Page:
So in what ways do satisfied and distressed couples differ when the chips are down? What strengths do we drawn upon when intimacy is strong in our relationships, and what strengths do we draw upon when we are more distant and unable to be vulnerable with one another?
In order to look closely at these questions, Gray and colleagues conducted a study of 119 heterosexual, married, and predominantly white participants to see how their view of their relationship strengths correlated with how distressed their relationships were. Using the Marital Satisfaction Inventory (which estimates overall relationship distress) and the Marriage Checkup Assessment Questionnaire (which looks at multiple areas of strength and liability), researchers honed in on how couples approached challenges together — essentially, when “for better or for worse” becomes a reality.
The researchers were interested in two basic ways that partners related to one another and got things done within their couples: intimate/affectionate and parallel support, representing fundamentally different degrees of emotional intimacy — essentially close and distant, respectively. Intimate/affectionate survey items captured more tenderness and warmth — for example, “We laugh and smile together,” and “We’re good friends,” while parallel support items included “We’re a good team when it comes to parenting,” and “We actively support each other in the things we find most important as individuals." These statements are cooler in tone and, while positive, more detached.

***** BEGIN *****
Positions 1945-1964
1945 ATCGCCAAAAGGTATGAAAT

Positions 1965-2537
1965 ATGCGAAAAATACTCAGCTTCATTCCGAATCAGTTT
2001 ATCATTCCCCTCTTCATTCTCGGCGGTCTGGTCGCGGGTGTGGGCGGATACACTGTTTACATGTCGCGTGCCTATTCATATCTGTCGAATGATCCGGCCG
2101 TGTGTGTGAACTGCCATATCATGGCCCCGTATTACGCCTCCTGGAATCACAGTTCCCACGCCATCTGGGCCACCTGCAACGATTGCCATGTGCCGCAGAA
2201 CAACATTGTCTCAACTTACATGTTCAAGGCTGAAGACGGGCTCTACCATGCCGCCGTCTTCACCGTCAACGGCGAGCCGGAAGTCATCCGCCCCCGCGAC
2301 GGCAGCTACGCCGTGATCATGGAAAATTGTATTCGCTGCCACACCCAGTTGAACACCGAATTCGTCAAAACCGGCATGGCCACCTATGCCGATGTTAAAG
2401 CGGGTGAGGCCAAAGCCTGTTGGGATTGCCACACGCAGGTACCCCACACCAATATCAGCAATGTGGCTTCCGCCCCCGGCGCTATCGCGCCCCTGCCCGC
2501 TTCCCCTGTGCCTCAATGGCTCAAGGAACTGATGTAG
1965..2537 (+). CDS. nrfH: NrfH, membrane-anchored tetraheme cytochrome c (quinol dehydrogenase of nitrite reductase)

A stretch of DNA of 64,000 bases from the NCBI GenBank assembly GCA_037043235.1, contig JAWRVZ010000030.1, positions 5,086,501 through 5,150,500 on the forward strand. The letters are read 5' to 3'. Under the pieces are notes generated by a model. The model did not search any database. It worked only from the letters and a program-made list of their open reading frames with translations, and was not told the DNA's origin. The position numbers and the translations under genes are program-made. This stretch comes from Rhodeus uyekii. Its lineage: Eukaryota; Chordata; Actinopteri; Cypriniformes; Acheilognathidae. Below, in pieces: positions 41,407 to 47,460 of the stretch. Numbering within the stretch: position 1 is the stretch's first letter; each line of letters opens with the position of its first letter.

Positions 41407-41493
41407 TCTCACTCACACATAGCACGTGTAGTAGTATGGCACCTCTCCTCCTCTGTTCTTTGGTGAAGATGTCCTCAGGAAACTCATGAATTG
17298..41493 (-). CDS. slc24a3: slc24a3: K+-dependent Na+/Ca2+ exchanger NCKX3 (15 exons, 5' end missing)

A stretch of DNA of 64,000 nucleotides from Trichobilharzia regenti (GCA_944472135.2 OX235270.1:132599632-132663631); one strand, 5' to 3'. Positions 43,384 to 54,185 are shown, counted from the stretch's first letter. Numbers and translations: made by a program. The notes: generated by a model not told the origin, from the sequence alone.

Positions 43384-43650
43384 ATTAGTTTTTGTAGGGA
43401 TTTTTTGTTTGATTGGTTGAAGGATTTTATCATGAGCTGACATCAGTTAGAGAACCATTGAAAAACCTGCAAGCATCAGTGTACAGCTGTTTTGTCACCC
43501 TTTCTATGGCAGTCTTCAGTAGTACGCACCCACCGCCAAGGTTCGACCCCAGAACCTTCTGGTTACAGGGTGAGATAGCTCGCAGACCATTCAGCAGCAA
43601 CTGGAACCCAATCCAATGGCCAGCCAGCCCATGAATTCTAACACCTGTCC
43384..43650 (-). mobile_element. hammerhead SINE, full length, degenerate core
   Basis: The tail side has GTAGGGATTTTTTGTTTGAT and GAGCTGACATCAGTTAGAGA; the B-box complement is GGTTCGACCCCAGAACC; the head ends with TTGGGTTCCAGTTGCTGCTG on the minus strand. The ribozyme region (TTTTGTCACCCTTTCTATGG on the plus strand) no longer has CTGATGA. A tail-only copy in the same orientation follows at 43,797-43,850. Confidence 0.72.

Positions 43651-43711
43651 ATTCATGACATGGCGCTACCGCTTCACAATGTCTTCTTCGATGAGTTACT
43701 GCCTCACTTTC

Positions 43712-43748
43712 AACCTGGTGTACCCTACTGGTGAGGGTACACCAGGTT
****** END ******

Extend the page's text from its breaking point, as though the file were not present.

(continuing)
The study authors specify that parallel support, while generally positive, does not necessarily require a high level of togetherness, because partners in a couple can coordinate very well without actually having to be emotionally close. Both types of relatedness coexist to varying degrees in every couple, however: 1) Some couples are characterized by more of one than the other, and 2) Study subjects may be more likely to highlight one set of behaviors over the other, regardless of how frequently they are actually used in their relationship.
The researchers found that a significantly higher percentage of satisfied women identified relationship strengths from the intimate/affectionate category, and a significantly higher percentage of distressed women reported parallel support characteristics. However, while distressed men reported a significantly greater parallel support perspective, satisfied men did not endorse a statistically significant difference between parallel support and intimate/affectionate items.
While studies like this need to be repeated in more diverse groups of couples, the current study suggests that distressed couples do indeed veer away from intimacy and at least consciously identify pragmatic cooperation as the foundation of their marriage, versus intimacy and friendship with one another. Is that sad?